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You are reading documentation for Twine 1. This is maintained for archival purposes only.

Expressions are the ways data is provided to macros in stories. An expression is a lot like a mathematical formula. When a computer sees an expression, it simplifies it into a single value.

<<print 2 + 2>>

When Twine processes this <<print>> macro tag, it results in the number 4. This process is called evaluation.

<<print (1 + 2) * 4 + (3 + 2) / 5>>

This evaluates to the number 13. The computer follows the normal order of operations in mathematics: first multiplying and dividing, then adding and subtracting. Sub-expressions together and force them to be evaluated first with parentheses.

Operator Function Example
+ Addition. 5 + 5 (is 10)
- Subtraction. Can also be used to negate a number. 5 - -5 (is 10)
* Multiplication. 5 * 5 (is 25)
/ Division. 5 / 5 (is 1)
% Modulo (remainder of a division). 5 % 26 (is 1)
( and ) Brackets/parentheses (causes an expression to be evaluated earlier). (5 + 10) * 2 (is 30, not 25)


Modulo may seem somewhat obtuse an operator. Starting with a sequence of numbers: 0, 1, 2, 3, 4, 5, 6..., and did % 3 to each of them, they would become 0, 1, 2, 0, 1, 2, 0... - that is, a constantly looping sequence. This ability to simplify rising sequences allows to perform some otherwise complicated calculations easily.

Strings of Text#

A string is a bunch of characters strung together, demarcated by matching pairs of either double or single quotes.

<<print "The" + ' former ' + "Prime Minister's">>

This expression pushes the strings together, and evaluates to "The former Prime Minister's". Notice that spaces had to be added between the words in order to produce a properly spaced final string. Also, notice that strings can only be added. They cannot be subtracted, multiplied, or divided.

Printing Lists#

Print content of lists:

<<set $myarray = ["this", "that"]>>
<<print $myarray.join(", ")>>

This will print the following:



Twine has some built-in functions.

For instance, there exists a built-in function named either(), which randomly picks one of the values given to it.

You have found a pistol!
It's got <<print either(1,2,3,4,5,6)>> bullets.

Logical Operators#

Computers can perform more than just mathematical tasks - they are also virtuosos in classical logic. Much as how arithmetic involves manipulating numbers with addition, multiplication and such, logic involves manipulating the values "true" and "false" using its own operators. An expression that evaluates to "true" or "false" is called a condition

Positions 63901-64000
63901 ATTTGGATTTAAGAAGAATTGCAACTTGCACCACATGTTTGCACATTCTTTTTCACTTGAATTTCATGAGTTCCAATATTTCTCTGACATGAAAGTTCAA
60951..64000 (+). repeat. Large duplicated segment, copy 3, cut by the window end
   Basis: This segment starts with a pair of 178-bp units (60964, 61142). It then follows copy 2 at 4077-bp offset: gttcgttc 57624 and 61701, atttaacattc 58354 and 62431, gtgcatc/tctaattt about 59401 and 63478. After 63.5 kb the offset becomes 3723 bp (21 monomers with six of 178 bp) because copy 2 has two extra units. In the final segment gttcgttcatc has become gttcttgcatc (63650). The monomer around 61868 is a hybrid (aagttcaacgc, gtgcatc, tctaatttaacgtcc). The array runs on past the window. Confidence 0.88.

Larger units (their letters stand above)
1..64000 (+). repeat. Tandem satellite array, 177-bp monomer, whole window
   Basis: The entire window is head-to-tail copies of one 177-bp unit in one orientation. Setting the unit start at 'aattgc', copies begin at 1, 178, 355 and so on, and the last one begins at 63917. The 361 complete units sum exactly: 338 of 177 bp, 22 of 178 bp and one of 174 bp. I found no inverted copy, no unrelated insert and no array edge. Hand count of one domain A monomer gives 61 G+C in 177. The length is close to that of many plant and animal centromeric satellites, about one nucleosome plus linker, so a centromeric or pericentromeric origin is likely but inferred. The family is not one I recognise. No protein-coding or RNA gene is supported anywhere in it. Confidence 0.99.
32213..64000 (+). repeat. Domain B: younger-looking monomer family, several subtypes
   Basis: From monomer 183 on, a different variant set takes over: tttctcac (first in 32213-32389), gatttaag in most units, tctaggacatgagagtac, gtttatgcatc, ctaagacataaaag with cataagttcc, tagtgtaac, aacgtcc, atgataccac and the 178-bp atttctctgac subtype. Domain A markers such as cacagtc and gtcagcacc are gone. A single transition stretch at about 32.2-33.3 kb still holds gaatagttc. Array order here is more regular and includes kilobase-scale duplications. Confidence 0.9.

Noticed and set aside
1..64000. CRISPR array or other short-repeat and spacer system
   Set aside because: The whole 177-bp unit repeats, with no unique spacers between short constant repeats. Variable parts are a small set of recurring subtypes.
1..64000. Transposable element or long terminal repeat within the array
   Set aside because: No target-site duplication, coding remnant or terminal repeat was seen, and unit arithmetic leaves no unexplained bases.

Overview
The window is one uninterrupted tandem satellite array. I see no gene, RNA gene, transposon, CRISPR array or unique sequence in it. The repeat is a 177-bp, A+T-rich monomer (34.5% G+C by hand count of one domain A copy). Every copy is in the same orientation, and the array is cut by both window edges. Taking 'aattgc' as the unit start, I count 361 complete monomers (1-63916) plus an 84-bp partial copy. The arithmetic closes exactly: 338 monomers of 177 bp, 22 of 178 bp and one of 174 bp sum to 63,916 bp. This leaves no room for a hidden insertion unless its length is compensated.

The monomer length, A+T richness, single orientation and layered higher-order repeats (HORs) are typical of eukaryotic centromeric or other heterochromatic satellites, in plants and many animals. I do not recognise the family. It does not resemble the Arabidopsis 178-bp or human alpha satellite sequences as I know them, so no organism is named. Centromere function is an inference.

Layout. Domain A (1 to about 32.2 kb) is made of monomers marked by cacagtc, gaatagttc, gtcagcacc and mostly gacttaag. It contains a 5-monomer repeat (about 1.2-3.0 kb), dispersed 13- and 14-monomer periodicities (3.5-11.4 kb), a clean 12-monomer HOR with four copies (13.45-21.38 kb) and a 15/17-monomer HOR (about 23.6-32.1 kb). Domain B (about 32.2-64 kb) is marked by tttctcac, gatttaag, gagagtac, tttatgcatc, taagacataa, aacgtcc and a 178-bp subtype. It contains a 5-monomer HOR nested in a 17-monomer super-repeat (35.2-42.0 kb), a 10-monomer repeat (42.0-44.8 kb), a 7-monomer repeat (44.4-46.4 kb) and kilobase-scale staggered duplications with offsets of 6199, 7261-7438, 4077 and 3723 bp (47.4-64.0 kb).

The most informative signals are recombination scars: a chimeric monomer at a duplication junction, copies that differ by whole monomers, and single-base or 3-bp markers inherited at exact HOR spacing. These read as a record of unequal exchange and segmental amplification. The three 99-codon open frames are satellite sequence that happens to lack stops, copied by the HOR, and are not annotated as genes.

is is a logical operator that's short for 'equals.' Just as + adds the two numbers on each side of it, is compares two values on each side and evaluates to true or false depending on whether they're identical. It works equally well with strings and numbers, but beware -- the character "2" is not equal to the number 2.

Operator(s) Function Example
is Evaluates to true if both sides are equal. $bullets is 5
neq Evaluates to true if both sides are not equal. $friends neq $enemies
>, gt Evaluates to true if the left side is greater than the right side. $money > 3.75
>=, gte Evaluates to true if the left side is greater than or equal to the right side. $apples >= $carrots + 5
<, lt Evaluates to true if the left side is less than the right side. $shoes < $people * 2
<=, lte Evaluates to true if the left side is less than or equal to the right side. 65 <= $age
and Evaluates to true if both sides evaluates to true. $hasFriends and $hasFamily
or Evaluates to true if either side is true. $fruit or $vegetable
not Flips a true value to a false value, and vice versa. not visited("Waterfall")
eq An older synonym of is that is no longer recommended for use. $fingers eq 5

Conditions can quickly become complicated. The best way to keep things straight is to use parentheses to group things:

<<if ($master is 'Selator') and ($berries > 2)>>

Use "is" instead of "="#

Twine also supports using the keyword is for the use of = to set values. The = sign is a JavaScript operator which functions as a synonym of to used by the <<set>> macro, and causes unexpected behavior to occur if used outside of the macro.

(It should be noted that the Javascript double-equals sign == can be used as a synonym of is, but is not recommended for use as it is too easily confused with the single-equals sign.)

Invalid "and" and "or" Usage#

Care should be taken when writing expressions to remember what the "and" and "or" keywords are capable of.

An example:

<<if $health > 2 and < 4 >>

This macro tag's expression is invalid because the > and < operators (and indeed, all expression operators except not) require a distinct value to be on both sides of it. In a sense, the expression is interpreted as ($health > 2) and ( < 4), which is obviously nonsensical. It must be rewritten as $health > 2 and $health < 4.

Another example:

<<if $name is "Perone" or "Pavone" >>

This macro tag's expression is also invalid, for a different reason: it will be interpreted as ($name is "Perone") or ("Pavone") - which is to say, it is true if $name is "Perone", or if the string "Pavone" is not false. This, of course, means that it's always true - an undesirable outcome. It must be rewritten as $name is "Perone" or $name is "Pavone".

Treating Numbers and Strings as Conditions#

Some macros, such as <<if>>, are designed to only accept conditions. But, if such macros receive an expression, then, depending on the value, it can be treated as if it was a condition in and of itself. The number 0, and a string with no characters in it "", are both treated as false. The other numbers, and every other string, are treated as true. This means that you can simplify a number of expressions: <<if $numberOfJavelins > 0>> can simply become <<if$numberOfJavelins>>.